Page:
Metaphysics isn't ordinarily much of a laughing matter. But in the hands of acclaimed comedy writer and scholar Eric Kaplan, a search for the truth about old St. Nick becomes a deeply insightful, laugh-out-loud discussion of the way some things exist but may not really be there - just like Santa and his reindeer. Even after we outgrow the jolly fellow, the essential paradox persists: There are some things we dearly believe in that are not universally acknowledged as real. In Does Santa Exist?, Kaplan shows how philosophy giants Bertrand Russell and Ludwig Wittgenstein strove to smooth over this uncomfortable meeting of the real and unreal - and failed. From there he turns to mysticism's attempts to resolve such paradoxes. Finally, he alights on comedy as the ultimate resolution of the fundamental paradoxes of life. Kaplan delves deeper into what this means, from how our physical brains work to his own personal confrontations with life's biggest questions: If we're all going to die, what's the point of anything? What is a perfect moment? What can you say about God? Or Santa?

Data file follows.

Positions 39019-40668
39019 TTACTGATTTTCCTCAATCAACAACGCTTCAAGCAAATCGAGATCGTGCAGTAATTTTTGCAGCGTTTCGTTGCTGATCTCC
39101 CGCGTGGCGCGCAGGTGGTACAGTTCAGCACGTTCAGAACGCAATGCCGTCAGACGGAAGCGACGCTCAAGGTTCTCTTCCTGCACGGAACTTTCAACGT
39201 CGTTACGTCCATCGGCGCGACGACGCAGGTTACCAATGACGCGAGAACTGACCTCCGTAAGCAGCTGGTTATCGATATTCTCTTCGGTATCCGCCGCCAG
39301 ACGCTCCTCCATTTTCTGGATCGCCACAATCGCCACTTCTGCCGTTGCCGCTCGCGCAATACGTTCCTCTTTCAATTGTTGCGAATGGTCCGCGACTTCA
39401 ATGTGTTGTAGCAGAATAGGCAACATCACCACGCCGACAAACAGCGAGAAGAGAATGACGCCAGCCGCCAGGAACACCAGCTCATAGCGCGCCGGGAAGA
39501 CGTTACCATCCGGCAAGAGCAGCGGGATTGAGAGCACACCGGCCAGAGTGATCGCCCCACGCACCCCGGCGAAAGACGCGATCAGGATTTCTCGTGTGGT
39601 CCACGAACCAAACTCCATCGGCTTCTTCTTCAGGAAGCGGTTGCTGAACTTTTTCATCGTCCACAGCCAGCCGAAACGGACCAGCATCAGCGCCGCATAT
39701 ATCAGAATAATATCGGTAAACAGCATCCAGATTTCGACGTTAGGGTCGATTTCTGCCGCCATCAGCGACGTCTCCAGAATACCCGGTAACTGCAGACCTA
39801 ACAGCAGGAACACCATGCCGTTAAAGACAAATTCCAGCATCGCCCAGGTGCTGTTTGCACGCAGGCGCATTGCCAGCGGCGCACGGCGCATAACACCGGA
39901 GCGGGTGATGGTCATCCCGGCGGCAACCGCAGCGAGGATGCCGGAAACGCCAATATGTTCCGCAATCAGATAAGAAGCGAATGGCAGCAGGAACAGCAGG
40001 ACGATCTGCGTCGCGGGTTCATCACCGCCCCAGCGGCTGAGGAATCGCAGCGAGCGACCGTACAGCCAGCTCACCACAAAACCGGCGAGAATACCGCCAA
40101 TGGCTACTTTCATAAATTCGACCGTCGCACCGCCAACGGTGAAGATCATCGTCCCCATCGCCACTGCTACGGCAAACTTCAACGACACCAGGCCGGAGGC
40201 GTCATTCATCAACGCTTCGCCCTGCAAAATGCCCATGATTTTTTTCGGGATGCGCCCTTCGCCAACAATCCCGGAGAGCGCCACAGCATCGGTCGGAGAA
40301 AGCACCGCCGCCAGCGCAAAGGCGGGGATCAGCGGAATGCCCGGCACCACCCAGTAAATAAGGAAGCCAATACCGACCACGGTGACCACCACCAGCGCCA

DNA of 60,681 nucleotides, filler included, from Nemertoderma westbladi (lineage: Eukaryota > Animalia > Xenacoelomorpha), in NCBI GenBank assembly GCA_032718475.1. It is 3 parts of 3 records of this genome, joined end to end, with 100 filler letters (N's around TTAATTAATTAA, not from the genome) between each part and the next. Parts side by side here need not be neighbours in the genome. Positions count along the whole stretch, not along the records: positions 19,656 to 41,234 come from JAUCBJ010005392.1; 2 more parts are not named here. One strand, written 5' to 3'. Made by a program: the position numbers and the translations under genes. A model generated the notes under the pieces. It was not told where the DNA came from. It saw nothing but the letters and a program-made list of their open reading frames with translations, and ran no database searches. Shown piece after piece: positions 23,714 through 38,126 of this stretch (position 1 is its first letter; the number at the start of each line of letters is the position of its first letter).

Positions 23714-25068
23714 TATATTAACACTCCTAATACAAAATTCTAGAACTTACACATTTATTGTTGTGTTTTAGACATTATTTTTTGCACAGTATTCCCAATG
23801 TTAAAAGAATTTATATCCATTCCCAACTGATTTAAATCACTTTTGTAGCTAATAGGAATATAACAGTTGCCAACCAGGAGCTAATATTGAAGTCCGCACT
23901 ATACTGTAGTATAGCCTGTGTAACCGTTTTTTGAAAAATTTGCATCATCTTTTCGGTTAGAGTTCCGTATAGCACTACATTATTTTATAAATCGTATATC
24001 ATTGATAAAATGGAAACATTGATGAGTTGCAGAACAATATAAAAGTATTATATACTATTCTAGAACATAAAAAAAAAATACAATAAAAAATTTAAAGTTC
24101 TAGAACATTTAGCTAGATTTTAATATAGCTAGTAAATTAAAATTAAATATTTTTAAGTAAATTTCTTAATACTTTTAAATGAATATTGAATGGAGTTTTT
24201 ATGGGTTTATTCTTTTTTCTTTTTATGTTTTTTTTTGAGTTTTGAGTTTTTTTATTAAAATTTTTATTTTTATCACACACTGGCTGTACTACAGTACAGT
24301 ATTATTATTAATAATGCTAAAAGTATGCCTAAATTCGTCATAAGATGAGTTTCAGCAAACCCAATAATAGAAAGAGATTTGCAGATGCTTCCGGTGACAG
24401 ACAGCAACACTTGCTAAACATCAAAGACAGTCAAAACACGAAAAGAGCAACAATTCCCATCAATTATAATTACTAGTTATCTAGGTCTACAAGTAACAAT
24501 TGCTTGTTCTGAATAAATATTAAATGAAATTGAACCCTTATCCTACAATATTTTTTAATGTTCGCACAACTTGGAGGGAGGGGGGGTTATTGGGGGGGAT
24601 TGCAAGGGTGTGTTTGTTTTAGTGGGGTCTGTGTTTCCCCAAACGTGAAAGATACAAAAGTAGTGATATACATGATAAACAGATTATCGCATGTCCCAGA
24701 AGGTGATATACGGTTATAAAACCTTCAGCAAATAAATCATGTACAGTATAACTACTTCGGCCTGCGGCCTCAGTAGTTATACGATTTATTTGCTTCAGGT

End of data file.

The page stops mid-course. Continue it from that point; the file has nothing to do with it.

©2014 Eric Linus Kaplan (P)2014 Tantor
"Eric Kaplan's Does Santa Exist? is the funniest book of philosophy since... well, ever." (Matt Groening, creator of The Simpsons)
I was intrigued by the opening storyline of this book. A mother cancels a playdate at the zoo because she is afraid that while looking at the reindeer a conversation about Santa will begin, and she doesn't want her son to know that there is no Santa. If this were to happen to me I would boil over with anger and resentment. Eric Kaplan is a better person than I am however, and after this happened to him he decided to write a book that would help him come to understand this mother better.
There is little in philosophy that this book doesn't cover. The buddha, kabalism, as well as christianity all get tied up in the Santa conspiracy. The author would be a blast at cocktail parties; all sorts of intellectual challenges with laugh out loud humor made the book very entertaining. There is a section on comedy as a philosophy, an argument I had not heard before.
I will probably always feel that anyone who portrays Santa as anything other than make believe is doing more harm than good. This book is probably the best argument out there as to why I'm wrong.
Worst book I have ever read. The title has nothing to do with the content. I still have no clue what this book is about. He rambles on jumping from one idea to the other. I wanted to poke my eyes out.
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